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Saturday, July 26, 2003
Japanese English: crime and punishment
By AMY CHAVEZ
Recently, I received some letters from readers criticizing me for making fun of Japanese English. These people said that this kind of humor has been "played to death" and, moreover, that Japanese English is "not interesting." Ha!
All I can say is that as long as there is humor out there, people will laugh. And as long as I am an English teacher in Japan, I will police the language and hand out violations to English abusers. After all, if we ignore Japanese English, thus accepting its, ahem, "peculiarities," where does one draw the line?
Is it OK that one of my students recommends a certain cafe for its "strawberry snort cake?" Hmm. Another student wrote that she went to Sapporo and ate famous "Sapporo needles!" Oh, but she's just a student, you say. But no! She's planning on becoming a translator. And such spelling mistakes slip into tourist brochures all the time. Call me a stickler, but if the Sapporo Visitors Bureau starts advertising its needles, stomachs from all over the world are going to be in stitches.
Even if they get the spelling of "noodles" right, other budding translators in my class are recommending people "meet noodles." I daresay that most foreigners have never considered how they would introduce themselves to a Japanese noodle. This was definitely not covered in "Japanese in 10 Minutes a Day."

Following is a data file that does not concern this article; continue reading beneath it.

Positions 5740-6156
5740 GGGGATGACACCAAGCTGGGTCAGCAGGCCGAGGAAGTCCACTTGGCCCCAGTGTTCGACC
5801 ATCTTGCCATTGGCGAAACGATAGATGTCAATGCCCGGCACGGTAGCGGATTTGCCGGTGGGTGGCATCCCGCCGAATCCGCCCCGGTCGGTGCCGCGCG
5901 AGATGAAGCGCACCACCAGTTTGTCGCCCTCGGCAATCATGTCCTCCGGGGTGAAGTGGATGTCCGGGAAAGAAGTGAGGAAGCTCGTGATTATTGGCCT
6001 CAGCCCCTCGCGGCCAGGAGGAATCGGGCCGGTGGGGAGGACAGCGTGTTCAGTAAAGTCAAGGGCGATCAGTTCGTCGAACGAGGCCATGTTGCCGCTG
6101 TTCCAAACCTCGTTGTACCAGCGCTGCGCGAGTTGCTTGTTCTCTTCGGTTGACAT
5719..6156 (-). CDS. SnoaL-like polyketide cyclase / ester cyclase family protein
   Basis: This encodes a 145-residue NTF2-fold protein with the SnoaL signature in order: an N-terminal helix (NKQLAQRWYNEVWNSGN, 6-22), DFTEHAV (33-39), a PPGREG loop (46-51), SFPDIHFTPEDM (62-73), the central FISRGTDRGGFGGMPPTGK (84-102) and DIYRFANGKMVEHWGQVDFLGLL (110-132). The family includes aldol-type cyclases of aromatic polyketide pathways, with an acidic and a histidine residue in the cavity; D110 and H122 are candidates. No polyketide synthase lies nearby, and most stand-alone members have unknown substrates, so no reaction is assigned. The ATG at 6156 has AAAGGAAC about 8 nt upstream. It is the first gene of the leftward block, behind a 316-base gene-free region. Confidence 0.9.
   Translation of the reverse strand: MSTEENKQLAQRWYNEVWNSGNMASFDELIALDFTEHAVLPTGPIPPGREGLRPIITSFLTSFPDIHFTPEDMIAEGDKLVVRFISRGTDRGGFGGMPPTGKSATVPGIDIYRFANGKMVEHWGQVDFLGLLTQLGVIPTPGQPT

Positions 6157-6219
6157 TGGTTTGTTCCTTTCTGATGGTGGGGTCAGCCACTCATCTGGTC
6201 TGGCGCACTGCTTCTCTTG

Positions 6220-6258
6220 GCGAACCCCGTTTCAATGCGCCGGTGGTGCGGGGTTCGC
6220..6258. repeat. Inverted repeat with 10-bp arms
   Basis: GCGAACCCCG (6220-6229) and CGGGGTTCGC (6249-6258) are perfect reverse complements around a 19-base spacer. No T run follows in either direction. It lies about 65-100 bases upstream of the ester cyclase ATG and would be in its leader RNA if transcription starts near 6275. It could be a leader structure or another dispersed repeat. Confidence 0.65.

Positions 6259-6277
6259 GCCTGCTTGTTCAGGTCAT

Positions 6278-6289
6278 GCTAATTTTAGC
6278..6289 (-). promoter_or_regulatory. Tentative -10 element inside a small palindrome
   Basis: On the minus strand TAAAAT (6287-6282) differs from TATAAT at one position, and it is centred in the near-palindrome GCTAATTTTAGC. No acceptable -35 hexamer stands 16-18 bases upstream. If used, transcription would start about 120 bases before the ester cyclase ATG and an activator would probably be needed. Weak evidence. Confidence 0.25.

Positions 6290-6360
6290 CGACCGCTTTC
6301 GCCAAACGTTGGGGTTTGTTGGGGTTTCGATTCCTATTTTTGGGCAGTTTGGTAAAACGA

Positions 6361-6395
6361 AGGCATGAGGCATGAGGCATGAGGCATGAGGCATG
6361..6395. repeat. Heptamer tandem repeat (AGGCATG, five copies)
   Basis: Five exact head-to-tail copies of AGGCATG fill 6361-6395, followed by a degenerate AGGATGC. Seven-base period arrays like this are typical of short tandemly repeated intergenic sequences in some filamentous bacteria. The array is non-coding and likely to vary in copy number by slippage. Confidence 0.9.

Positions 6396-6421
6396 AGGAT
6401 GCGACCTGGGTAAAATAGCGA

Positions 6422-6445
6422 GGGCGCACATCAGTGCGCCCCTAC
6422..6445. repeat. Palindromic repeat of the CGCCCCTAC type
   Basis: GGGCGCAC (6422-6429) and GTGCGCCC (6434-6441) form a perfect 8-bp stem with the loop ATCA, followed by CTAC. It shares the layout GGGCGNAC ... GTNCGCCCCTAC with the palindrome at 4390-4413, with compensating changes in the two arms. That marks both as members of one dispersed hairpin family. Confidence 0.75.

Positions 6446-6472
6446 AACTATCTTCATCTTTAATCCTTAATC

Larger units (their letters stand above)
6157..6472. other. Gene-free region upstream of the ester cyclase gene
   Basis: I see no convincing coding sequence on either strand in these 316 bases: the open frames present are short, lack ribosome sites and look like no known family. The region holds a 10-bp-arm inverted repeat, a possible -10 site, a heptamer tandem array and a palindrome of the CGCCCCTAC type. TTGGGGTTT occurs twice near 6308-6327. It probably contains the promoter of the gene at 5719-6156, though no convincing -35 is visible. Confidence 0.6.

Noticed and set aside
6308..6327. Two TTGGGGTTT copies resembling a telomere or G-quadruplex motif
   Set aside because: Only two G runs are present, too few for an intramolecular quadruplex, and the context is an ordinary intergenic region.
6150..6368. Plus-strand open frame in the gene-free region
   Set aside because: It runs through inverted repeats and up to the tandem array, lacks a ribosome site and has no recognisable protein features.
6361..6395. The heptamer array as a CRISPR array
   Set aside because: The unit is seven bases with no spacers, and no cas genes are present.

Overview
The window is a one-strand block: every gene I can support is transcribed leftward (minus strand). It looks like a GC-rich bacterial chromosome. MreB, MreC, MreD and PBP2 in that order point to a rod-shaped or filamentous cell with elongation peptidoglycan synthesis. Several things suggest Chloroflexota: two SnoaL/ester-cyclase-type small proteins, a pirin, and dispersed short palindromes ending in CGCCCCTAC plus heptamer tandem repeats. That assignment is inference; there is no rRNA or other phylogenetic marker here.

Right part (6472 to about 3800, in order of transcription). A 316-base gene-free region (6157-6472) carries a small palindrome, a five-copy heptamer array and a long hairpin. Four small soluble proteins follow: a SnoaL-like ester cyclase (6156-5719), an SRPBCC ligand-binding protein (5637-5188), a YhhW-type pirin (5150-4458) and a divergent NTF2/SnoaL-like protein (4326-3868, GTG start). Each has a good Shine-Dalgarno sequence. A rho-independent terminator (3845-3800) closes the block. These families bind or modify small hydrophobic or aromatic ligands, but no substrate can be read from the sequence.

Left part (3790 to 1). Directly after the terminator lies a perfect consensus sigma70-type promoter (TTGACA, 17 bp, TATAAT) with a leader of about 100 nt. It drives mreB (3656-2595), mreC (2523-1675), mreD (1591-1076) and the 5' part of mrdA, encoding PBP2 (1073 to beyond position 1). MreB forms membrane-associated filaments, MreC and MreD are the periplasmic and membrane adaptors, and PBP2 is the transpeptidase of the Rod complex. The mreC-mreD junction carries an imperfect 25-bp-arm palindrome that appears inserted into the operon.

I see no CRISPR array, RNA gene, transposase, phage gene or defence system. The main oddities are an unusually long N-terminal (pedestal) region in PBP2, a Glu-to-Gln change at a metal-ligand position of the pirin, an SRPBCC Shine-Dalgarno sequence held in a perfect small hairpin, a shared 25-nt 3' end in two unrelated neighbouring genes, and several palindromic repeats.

Meanwhile, my students remind me that these days many young Japanese couples are shunning weddings and are opting, instead, to get married at the City Hole. That must be a darn big hole! Another student has one message for the world: Stop ear pollution.
These mistakes can be easily remedied with one or two proper letters. C'mon, give the English language a break -- it only has 26 letters! The Japanese language has two alphabets with 46 letters each, plus 5,000 kanji characters. I'm not asking for the entire language here, just a proper letter.
While I let students off with minor infractions and a small red mark on their papers, I have much stiffer penalties for more serious English violations.
For starters, I would give a harsh penalty to the T-shirt company that jolted me awake on the train the other day by a young girl wearing a shirt that had "Morning pussy" across her chest. Now, that poor girl is headed for trouble. Obscene language is screened from magazines and newspapers all the time. Just because it appears on a T-shirt doesn't make it any less offensive. Innocent mistakes are one thing, but companies should have more integrity than to just splash words on T-shirts without considering the risk they are putting the wearers at. They are making fools of the precious customers they depend so much on. I would give that company five years in prison.
Second, it is not OK to have toddlers running around in brand-name clothing bearing visible labels that say "Lusty." Unless they change their name to "Rusty" or start hiding their tags inside their garments, I would give them the maximum sentence for encouraging child pornography.
Lastly, I would give 10 brownie points to the T-shirt company that made the shirt with drawings of cute little hippos dancing to the words "Hippo Spirits." For sure, we could all use a little more hippo spirit in our lives.
See? Not all Japanese English is bad. But those who openly abuse the English language should be made to realize it.
And now I close with one message for the world. As one of my students put it so succinctly, "I hope for word peace forever."
E-mail: firstname.lastname@example.org Web site: www.amychavez.com